Senators Plead With Sessions To Leave Legal Marijuana Alone

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Steve Birr Vice Reporter
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A group of U.S. senators, including one Republican, sent a letter to Attorney General Jeff Sessions imploring the Trump administration to back off threats to crackdown on state marijuana laws.

Democratic Sen. Elizabeth Warren and Republican Sen. Lisa Murkowski joined together in the effort to protect state laws legalizing recreational marijuana use from the powers of the Department of Justice. Nine other senators, all Democrats, signed onto the letter saying states’ efforts should not be impeded. The senators argue in the letter that, “it is essential that states that have implemented any type of practical, effective marijuana policy receive immediate assurance from the DOJ,” in order to eliminate legal confusion throughout the country, reports Yahoo News.

While President Donald Trump promised to respect state laws on marijuana during the election, recent rhetoric from Press Secretary Sean Spicer is sparking anxiety within the industry. Spicer fielded questions on President Donald Trump’s stance on marijuana legalization during a press conference Feb. 23, saying the Department of Justice is likely going to increase enforcement efforts of federal law.

“These voter-approved laws have been evaluated by Governors and state Attorneys General, rigorously debated by state legislatures and the communities they serve, and implemented through thoughtful processes to ensure the proper regulated production and sale of marijuana,” the senators say in the letter. “We respectfully request that you uphold the DOJ’s existing policy regarding states that have implemented strong and effective regulations for recreational marijuana use and ask that the Cole Memorandum remain in place.”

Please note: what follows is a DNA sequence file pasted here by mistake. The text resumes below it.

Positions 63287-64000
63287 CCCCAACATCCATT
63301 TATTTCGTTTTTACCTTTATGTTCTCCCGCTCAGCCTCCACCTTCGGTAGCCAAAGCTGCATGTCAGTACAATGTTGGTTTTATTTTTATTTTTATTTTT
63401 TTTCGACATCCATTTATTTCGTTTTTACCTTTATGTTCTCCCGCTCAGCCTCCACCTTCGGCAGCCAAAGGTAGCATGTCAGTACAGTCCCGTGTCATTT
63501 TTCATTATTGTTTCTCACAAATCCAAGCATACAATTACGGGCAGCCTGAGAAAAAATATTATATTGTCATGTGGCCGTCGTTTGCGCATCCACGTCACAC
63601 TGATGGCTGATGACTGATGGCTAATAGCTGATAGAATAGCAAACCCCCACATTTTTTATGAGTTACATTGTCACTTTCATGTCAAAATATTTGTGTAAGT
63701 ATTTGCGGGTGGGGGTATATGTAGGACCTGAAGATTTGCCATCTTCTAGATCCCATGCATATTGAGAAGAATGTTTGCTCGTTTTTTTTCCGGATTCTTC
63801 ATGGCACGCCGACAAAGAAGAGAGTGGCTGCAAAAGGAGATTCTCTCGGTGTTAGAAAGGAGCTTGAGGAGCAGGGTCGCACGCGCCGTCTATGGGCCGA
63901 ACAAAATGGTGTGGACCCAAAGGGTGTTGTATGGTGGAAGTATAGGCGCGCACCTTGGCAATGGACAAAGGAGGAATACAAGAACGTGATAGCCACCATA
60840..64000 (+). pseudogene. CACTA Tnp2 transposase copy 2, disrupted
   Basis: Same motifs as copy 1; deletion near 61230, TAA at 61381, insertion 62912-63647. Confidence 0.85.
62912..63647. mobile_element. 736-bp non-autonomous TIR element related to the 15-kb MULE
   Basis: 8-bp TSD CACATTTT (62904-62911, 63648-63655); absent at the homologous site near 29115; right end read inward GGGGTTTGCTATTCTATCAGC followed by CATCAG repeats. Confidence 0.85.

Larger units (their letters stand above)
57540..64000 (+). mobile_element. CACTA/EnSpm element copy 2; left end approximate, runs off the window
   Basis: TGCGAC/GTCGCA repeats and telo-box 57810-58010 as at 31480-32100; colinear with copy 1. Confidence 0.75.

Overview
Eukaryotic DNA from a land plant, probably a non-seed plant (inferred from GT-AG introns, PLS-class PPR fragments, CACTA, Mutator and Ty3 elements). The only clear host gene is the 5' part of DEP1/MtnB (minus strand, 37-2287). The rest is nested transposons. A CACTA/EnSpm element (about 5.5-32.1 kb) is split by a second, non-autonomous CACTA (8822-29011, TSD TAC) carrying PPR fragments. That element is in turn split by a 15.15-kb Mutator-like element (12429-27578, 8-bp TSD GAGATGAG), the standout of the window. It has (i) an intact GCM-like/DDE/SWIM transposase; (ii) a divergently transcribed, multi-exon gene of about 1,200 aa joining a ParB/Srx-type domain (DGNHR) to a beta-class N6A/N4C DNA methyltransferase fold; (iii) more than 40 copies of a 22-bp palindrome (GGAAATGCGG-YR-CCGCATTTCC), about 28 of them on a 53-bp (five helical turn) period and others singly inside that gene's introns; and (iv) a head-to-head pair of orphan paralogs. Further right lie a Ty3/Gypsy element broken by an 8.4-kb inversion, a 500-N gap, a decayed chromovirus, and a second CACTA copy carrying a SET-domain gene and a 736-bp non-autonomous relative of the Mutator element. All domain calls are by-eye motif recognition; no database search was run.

Sessions will review and potentially roll back aspects of the Cole memo, a set of guidelines established in 2013 that direct the Department of Justice to focus marijuana enforcement efforts on violent crimes and distribution in states without legalization laws. Speaking out on the issue for one of the first times in his new position Monday, Sessions claimed there is “more violence around marijuana” than people are generally aware.

Sessions also dismissed research Tuesday showing marijuana can help aid opioid addiction and serve as alternative painkiller for patients with chronic pain.

If Sessions and the Trump administration move to interfere with state pot laws, it could cost the marijuana industry hundreds of thousands of jobs. A report released in February by New Frontier Data projects that an unimpeded marijuana market will create more than 250,000 jobs by 2020. The booming projections for growth stand in stark contrast to manufacturing jobs, which are expected to crater by more than 800,000 by 2024.

Murkowski’s office did not return TheDCNF’S request for comment.

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